Before you can come up with an actual plan for your estate, you need to define what you want your future to look like.
You know where you are now, if you took the time to assess your current situation by identifying the items in the April 30, 2010 blog. This is your starting point – point “A” on your map of life. The next step requires you to create a powerful vision (goals) of where you want to go, now while life is good, and also in the bad days when death occurs, or should care be needed as you age. Once you are specific about your vision, Point “B”, it is possible to put together a plan to help you accomplish your goals.
So pull out your pad of paper again and title at least three different pages  The good days,  When I die, and  What if I need help as I age.
Most people become serious about estate planning when they approach or reach retirement age. Planning for the good days can include going back to school, paying for a grandchild’s education, volunteering, getting a part-time job, traveling, playing golf every day and endless other options. Next to each of the items you may want to write the estimated cost in dollars and time and if you need to have other people involved.
Next plan for your death. This will include the type of funeral you want. Choose who will handle your affairs when you die: a spouse, family, friends or a professional bank trust department. If you name an individual, decide on an alternate if the first person cannot do the job, due to illness or they predecease you. If you have people who are dependent on you, such as a minor or disabled person, what arrangements do you want to protect their future? If you have pets, who do you want to provide for their care? How do you want your assets distributed among your family, friends and charities? Do you have loved ones who will need to have their money managed for them? There are many more decisions that need to be made for handling your affairs after your death, but being able to answer the questions listed here is a good start.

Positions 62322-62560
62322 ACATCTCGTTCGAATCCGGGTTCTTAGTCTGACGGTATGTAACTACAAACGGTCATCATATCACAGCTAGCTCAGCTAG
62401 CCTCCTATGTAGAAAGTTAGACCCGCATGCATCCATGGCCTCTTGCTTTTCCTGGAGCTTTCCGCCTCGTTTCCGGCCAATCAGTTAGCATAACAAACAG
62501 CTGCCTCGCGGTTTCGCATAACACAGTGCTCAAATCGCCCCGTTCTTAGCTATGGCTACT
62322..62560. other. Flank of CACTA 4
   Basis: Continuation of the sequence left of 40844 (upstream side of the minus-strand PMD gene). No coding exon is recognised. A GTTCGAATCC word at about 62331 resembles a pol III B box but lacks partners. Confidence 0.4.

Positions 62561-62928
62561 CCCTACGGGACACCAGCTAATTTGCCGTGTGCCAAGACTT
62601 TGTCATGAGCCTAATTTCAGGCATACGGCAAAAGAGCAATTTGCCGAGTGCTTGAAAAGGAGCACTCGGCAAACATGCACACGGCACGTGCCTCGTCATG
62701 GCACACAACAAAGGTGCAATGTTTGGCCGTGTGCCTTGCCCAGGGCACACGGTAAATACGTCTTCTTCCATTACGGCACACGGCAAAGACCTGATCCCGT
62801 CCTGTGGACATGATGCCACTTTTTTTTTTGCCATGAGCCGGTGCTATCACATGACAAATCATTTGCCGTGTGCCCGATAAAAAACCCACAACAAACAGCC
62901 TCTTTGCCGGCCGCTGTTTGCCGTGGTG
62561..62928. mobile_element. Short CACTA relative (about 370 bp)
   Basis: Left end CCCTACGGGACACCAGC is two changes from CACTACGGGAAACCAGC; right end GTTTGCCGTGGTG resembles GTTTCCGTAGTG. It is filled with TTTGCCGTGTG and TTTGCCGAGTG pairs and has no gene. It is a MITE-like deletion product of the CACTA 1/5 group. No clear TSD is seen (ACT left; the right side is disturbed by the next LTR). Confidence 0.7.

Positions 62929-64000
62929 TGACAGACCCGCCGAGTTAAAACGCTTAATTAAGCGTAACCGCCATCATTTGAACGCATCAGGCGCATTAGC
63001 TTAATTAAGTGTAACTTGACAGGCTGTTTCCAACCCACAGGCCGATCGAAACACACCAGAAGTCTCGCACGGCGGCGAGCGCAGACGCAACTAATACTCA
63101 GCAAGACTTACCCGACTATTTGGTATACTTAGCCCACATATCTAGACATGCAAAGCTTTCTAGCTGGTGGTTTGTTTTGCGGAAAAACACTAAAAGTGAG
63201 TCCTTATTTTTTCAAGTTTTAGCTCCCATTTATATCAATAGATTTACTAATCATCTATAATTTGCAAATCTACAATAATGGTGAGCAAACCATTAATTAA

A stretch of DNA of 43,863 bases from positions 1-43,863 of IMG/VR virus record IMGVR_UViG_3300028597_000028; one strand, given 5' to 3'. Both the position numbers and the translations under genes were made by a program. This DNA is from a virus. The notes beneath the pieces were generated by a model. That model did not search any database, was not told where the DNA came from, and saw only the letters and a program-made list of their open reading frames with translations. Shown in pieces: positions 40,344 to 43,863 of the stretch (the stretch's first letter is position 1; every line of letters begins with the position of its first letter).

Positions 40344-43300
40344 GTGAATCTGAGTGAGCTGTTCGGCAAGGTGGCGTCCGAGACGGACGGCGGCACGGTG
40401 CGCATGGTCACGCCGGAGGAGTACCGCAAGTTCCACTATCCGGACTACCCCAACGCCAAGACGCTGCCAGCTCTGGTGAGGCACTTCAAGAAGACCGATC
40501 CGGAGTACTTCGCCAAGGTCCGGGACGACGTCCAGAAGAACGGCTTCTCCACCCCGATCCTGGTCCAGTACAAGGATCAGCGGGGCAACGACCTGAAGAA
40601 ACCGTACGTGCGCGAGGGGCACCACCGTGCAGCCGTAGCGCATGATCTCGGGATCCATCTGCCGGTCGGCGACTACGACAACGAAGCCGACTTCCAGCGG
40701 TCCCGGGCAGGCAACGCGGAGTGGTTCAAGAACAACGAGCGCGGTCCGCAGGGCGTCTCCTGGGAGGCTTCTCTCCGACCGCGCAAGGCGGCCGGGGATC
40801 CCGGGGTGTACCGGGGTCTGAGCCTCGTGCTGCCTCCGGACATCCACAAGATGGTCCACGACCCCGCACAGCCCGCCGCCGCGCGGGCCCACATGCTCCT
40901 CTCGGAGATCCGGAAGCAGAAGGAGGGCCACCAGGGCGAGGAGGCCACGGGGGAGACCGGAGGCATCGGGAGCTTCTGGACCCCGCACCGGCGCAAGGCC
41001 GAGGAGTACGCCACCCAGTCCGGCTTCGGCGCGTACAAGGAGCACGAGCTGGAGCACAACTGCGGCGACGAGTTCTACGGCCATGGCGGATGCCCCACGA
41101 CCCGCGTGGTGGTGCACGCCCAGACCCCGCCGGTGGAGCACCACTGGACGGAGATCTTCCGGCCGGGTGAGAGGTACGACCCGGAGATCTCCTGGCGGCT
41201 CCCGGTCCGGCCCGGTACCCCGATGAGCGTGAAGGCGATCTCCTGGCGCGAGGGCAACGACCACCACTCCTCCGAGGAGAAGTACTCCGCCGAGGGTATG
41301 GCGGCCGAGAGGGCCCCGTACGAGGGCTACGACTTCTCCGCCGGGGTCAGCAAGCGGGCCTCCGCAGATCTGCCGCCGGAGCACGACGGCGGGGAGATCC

Lastly, consider if you need care before you die. How do you want that to be provided for? Most people ignore this part of planning, even though there is a 70% chance of needing care before you die. Why do people need care: you just get old and no longer can live safely in your home, or you have a fall or have dementia. What type of care do you want? There are lots of choices: bring in caregivers to the home, move to a safer place such as a retirement home, assisted living or skilled nursing care facility. Who do you want to make health and financial decisions for you if you are not able to make these decisions? How do you plan to pay the expenses related to this care: out of pocket, long-term care insurance, Veteran’s benefits, Medicare or Medicaid?
Once you have accomplished these three additional steps of clarifying your vision of the future you want for yourself and your family, you have taken a significant step forward in planning your estate to protect your independence and assets.
We help retired people create security in their lives by protecting their assets and independence from excess taxes, health emergencies and the interferences of strangers, even if they are embarrassed to admit their retirement fears. Call for a FREE appointment with attorney, Susan Graham, to help create your security. Call before June 30, 2010 and we will send you FREE information on “General Qualifications for Non-Service Connected Veteran’s Aid and Attendance Benefits.”